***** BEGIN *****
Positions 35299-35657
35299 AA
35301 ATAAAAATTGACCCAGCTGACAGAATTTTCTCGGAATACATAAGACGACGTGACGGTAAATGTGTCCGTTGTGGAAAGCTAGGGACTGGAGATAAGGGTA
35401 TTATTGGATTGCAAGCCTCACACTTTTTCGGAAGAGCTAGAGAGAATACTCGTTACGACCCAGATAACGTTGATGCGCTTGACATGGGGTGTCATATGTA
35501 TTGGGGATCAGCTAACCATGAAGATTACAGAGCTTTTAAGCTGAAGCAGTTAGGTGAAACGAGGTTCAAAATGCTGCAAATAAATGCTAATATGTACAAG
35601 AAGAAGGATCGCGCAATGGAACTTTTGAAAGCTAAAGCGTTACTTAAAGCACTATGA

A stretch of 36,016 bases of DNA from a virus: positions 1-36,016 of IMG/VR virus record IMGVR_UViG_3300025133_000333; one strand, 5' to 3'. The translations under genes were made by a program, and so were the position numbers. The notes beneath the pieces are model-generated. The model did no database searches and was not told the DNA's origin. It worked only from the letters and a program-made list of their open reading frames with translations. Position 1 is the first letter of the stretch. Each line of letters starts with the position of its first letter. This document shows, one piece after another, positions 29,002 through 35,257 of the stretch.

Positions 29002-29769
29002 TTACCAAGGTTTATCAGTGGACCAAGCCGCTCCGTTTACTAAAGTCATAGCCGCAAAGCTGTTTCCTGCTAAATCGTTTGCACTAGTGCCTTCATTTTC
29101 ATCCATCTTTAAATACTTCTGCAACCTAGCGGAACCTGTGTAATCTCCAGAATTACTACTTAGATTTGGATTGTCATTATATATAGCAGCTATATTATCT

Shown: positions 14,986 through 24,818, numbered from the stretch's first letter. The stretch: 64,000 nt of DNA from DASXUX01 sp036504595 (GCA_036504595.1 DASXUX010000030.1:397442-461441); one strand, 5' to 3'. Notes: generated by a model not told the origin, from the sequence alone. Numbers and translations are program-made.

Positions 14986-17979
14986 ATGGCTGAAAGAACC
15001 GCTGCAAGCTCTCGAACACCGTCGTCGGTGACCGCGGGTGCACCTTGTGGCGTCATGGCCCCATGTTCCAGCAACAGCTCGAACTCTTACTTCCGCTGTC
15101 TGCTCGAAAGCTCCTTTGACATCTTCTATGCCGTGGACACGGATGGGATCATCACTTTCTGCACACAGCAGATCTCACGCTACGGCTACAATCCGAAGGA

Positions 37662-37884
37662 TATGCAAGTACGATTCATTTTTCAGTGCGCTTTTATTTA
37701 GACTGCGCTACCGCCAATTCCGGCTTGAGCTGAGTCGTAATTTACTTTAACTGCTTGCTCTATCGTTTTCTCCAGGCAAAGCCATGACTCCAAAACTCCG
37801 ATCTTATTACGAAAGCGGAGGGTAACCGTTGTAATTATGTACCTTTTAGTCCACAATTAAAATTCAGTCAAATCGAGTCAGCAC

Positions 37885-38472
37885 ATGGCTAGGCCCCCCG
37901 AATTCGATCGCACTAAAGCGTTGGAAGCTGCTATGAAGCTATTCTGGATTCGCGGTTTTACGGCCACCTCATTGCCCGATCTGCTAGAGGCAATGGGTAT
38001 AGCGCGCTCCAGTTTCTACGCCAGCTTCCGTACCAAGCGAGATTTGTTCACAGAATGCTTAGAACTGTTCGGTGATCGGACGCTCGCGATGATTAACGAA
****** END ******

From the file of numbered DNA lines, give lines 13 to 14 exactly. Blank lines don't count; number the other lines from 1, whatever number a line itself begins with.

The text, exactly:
14986 ATGGCTGAAAGAACC
15001 GCTGCAAGCTCTCGAACACCGTCGTCGGTGACCGCGGGTGCACCTTGTGGCGTCATGGCCCCATGTTCCAGCAACAGCTCGAACTCTTACTTCCGCTGTC